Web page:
Luck Cuts Both Ways

Our second trip to intensive care featured a very clear conversation with a very eloquent, astonishingly young doctor – Doogie Howser essentially – for which I was very grateful. I understand a lot more clearly now what’s happening with my mum. And she should be OK. If nothing else goes wrong, she should be OK.

So far, she’s been unlucky. First, for the colostomy reversal not to have been a total success. That was a one-in-two-hundred chance right there. Second, for the surgeons not to have noticed a nick in her small bowel when they closed her up. No odds are available for that, but we were assured that it’s very rare. Usually the surgeons notice before knives are swapped for needles.


Although we’ll never know why there was a leak in her small bowel, we do know there’s a pretty good chance it was caused by human error. Obviously, in these cases, when human error causes human suffering, it’s human instinct to want to jump up and down, smash everything in sight and demand someone’s severed head on a plate of rock salt. But that’s not helpful. We have to rise above the instinct to blame and remember, as the doctor explained, working in a sloppy mess of four or five metres of intestine isn’t easy. He didn’t use the words ‘sloppy mess’, but as words go, I think they’ll suffice.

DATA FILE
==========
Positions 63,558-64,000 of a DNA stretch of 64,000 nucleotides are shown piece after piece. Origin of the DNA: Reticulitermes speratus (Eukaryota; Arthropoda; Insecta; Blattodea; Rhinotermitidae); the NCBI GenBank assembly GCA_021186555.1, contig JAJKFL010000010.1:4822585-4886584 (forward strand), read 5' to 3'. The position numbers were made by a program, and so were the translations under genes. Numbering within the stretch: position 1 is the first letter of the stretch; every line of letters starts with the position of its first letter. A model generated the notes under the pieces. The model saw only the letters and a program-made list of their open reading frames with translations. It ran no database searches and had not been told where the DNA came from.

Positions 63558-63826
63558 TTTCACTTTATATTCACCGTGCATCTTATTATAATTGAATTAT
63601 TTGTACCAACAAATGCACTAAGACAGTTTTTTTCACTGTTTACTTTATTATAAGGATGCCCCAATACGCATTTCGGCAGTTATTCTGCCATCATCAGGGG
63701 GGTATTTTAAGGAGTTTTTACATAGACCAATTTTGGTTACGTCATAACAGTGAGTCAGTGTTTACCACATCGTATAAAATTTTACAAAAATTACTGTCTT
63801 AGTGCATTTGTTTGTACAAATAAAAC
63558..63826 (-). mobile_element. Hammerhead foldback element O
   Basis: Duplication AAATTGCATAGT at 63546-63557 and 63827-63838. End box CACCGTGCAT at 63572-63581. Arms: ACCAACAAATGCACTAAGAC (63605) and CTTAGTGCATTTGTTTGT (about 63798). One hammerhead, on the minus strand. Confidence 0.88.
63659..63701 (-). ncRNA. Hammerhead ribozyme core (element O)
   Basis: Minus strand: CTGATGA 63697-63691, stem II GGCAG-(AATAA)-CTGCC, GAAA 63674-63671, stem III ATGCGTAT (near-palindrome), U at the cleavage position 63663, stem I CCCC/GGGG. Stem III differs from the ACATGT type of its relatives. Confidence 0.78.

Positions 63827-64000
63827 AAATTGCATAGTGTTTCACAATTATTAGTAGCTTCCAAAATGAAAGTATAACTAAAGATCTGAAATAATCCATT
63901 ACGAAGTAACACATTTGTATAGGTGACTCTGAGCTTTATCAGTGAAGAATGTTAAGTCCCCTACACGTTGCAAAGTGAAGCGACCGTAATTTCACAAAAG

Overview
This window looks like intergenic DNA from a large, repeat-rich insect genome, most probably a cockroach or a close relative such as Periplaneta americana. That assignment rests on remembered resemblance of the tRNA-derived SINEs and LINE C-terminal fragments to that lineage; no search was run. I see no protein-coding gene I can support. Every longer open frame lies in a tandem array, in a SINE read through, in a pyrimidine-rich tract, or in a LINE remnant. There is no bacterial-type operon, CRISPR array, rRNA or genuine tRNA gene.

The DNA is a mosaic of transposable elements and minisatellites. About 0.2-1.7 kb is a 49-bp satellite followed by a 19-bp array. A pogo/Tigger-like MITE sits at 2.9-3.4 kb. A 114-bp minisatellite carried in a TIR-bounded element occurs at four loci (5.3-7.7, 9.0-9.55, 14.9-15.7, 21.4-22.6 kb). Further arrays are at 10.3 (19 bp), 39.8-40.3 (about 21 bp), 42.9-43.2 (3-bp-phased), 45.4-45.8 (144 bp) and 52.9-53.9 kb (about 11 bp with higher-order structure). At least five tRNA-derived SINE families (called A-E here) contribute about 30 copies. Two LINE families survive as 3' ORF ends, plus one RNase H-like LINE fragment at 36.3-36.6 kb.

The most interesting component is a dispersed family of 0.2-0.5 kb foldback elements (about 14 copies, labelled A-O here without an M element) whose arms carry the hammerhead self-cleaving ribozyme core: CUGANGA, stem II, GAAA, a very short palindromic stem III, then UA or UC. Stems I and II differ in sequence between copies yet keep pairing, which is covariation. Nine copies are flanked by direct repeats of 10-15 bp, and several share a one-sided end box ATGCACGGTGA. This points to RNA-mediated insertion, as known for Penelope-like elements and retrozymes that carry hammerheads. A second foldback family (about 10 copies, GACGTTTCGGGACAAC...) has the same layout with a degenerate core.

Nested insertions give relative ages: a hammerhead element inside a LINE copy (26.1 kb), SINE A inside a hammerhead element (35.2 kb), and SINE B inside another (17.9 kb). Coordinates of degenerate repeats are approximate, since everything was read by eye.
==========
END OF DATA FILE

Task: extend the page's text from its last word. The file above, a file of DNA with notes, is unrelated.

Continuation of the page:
Anyway, moving on. As a consequence of this bad luck, my mum is now hooked up to a ventilator.  A nurse explained this before we went in, so as to prepare us for the shock. Unfortunately, having not watched a lot of Casualty, I thought a ventilator was the same as an oxygen mask. So I had a bit of a shock anyway.

Turns out a ventilator is a machine that breathes for you when, for one reason or another, you can’t do it well enough for yourself. The tube that goes into the mouth and down the throat pulls the mouth open to one side, making the patient look very much like she’s had a stroke. It is a shock. It tears you apart.

‘She’s one of the eight sickest people in the hospital,’ the doctor told us, ‘but she’s doing well.’

I know things could be worse. And I know that, human error aside, we have an awful lot to be thankful for.

So we are.


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I am Karl Webster. I wrote these words. If you liked them, you’ll be overjoyed to know that there are plenty more where they came from. So you should definitely sign up to my newsletter if you haven’t already.

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